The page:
Preparing your child for an anaesthetic
Children generally respond well to a simple explanation of the procedure a few days prior to being admitted to hospital. Your child’s questions should be answered simply and truthfully. Children may become distressed on the day if a parent has not told the truth about going to hospital and this can result in major distress for the child.
Parent anxiety is another cause of distress for a child in hospital. Children sense when a parent is anxious or upset. Reducing your own anxiety is vital to minimise your child's distress. If you have concerns about the procedure or the anaesthetic, address these with the doctor or specialist beforehand.
Before the anaesthetic
- Fasting (not eating) is necessary to reduce the risk of food or fluid being vomited and inhaled into the lungs. This can be a serious condition. You will be given specific information about your child’s fasting, usually by phone, a day or two before your child’s admission. Short periods of fasting are completely harmless, even for small babies.
- Medications, including asthma puffers, should be given as usual. Non-prescription or herbal medicines can cause problems such as increased bleeding. Tell your doctor if your child has been taking such non-prescription medications, and make sure your child stops taking them one week before the procedure. The anaesthetist will need a full list of all your child’s medications, including non-prescription and herbal.
- Bring any special toys or comfort items to the hospital to reduce child anxiety.
You will meet your child's anaesthetist before the procedure. They will examine your child and ask several questions to help them plan the best anaesthesia option.
This is the time to bring up any of your own concerns or anxieties. It is important to mention any previous bad medical experiences or specific fears your child may have, for example a fear of needles or masks.
What happens during an anaesthetic?
Just before the procedure
To begin, a nurse applies a numbing cream to the back of your child's hand. This makes insertion of a drip painless for most children.
An oral sedative medication is sometimes given to children to help them relax before their procedure. This is useful for children who are afraid, anxious or uncooperative. It is also used for children who have had unpleasant medical experiences or repeated stays in hospital. Occasionally this sedative can have the opposite effect and make a child more active and agitated.
In the operating theatre
Your child's anaesthetic will usually begin in the anaesthetic room, next to the operating theatre.
Many young children stay relaxed if a parent is with them. Parents are usually allowed to stay until the child is asleep. Babies and older children separate easily from parents and do not need a parent in the room. The anaesthetist will decide if the parent can stay for the start of the anaesthetic.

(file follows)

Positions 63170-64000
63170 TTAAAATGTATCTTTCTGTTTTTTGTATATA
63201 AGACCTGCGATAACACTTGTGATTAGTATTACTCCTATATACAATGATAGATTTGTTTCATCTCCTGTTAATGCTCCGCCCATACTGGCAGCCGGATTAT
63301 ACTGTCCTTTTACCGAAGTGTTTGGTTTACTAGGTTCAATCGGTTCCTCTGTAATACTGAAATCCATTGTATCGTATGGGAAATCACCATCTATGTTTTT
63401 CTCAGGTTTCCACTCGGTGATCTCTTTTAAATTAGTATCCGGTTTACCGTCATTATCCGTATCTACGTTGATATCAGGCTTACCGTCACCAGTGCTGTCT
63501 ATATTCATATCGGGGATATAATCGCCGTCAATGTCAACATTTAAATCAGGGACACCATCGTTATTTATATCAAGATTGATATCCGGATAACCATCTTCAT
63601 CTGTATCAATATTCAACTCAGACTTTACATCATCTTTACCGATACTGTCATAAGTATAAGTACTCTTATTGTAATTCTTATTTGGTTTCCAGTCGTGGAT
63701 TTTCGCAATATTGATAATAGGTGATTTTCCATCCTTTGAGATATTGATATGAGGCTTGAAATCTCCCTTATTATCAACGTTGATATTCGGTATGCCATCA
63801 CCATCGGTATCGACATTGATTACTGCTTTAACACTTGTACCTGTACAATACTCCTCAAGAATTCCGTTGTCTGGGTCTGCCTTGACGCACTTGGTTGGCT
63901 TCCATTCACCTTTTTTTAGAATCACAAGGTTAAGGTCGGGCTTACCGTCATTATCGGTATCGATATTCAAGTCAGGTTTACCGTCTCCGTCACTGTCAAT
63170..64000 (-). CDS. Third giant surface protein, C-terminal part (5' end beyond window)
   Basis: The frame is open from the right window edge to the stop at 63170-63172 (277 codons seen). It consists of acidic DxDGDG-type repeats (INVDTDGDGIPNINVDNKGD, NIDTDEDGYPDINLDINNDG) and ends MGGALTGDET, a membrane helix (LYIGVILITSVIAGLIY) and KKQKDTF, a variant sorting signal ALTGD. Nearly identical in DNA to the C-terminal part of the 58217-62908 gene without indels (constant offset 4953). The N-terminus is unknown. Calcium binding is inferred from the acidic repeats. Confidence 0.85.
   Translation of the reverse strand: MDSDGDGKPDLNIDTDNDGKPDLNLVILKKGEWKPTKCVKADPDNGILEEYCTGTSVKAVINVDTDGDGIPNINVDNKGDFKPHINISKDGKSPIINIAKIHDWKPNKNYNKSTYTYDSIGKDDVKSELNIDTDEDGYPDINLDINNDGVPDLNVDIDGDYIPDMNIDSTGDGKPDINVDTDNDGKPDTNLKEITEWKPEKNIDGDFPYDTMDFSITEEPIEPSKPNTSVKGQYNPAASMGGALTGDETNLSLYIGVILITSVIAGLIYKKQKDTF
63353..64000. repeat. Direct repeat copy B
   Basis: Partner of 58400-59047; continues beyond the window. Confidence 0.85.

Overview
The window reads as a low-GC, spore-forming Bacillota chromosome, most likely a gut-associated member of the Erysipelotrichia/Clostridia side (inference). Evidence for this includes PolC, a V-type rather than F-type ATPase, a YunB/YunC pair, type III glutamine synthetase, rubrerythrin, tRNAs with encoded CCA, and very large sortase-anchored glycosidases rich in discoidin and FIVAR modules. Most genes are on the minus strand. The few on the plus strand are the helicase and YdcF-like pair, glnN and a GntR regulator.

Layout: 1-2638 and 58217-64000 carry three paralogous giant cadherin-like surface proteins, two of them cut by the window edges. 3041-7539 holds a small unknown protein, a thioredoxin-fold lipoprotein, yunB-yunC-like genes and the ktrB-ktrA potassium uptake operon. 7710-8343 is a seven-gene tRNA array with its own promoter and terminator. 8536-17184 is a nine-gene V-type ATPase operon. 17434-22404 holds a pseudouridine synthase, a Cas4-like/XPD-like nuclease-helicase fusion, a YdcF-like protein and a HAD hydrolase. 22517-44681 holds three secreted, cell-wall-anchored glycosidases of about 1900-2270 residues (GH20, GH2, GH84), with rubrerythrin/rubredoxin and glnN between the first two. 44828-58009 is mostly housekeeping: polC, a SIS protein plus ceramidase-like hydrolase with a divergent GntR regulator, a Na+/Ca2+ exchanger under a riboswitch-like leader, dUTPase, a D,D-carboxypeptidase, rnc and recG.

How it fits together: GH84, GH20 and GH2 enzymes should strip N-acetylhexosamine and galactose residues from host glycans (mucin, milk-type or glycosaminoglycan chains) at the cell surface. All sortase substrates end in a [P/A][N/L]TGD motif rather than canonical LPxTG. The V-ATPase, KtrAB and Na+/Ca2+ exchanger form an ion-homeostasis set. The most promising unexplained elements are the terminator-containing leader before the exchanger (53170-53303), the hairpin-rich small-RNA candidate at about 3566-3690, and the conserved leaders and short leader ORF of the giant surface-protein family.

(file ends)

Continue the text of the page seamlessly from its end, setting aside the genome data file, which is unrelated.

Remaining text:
Watching your child go to sleep may be upsetting and stressful. Children often roll their eyes, twitch, snore and go limp very quickly. This is all perfectly normal. As soon as your child is asleep, you will be asked to leave so the anaesthetist can concentrate on looking after your child.
The anaesthetist is with your child for the entire time, monitoring and adjusting the amount of anaesthesia required for the procedure. A mix of special medications, gases and other techniques are used to ensure the child feels no pain and is asleep during the surgery. Medications are also used to give pain relief after surgery and to reduce nausea (feeling sick).
At the end of the procedure your child will be taken to a recovery area. A specially trained nurse monitors your child as they return to consciousness. One parent can come to the recovery area once your child is awake.
Your child will usually be away from you for longer than you expect, even with short operations. This time is spent preparing your child’s anaesthetic and helping them to wake from the procedure.
Some children wake up distressed even when they were calm before surgery. The distress is due to waking up in an unfamiliar place and the child will settle quickly with the help of their parents. This is most common in young children, but can also occur where a child has had multiple previous operations. Distress also occurs where the child or parent is anxious.
Your child will return to their ward once recovery is satisfactory.
Discharge after anaesthesia
Your child should be able keep down fluids before they leave the hospital. Eating and drinking too quickly can cause nausea and vomiting, often on the way home.
Your child should not be in excessive pain when they are discharged from hospital. If you think your child is in pain, please tell the staff.
Where to get help
- See your doctor
- Visit a GP after hours
- Ring healthdirect on 1800 022 222
Child and Adolescent Health Service
This publication is provided for education and information purposes only. It is not a substitute for professional medical care. Information about a therapy, service, product or treatment does not imply endorsement and is not intended to replace advice from your healthcare professional. Readers should note that over time currency and completeness of the information may change. All users should seek advice from a qualified healthcare professional for a diagnosis and answers to their medical questions.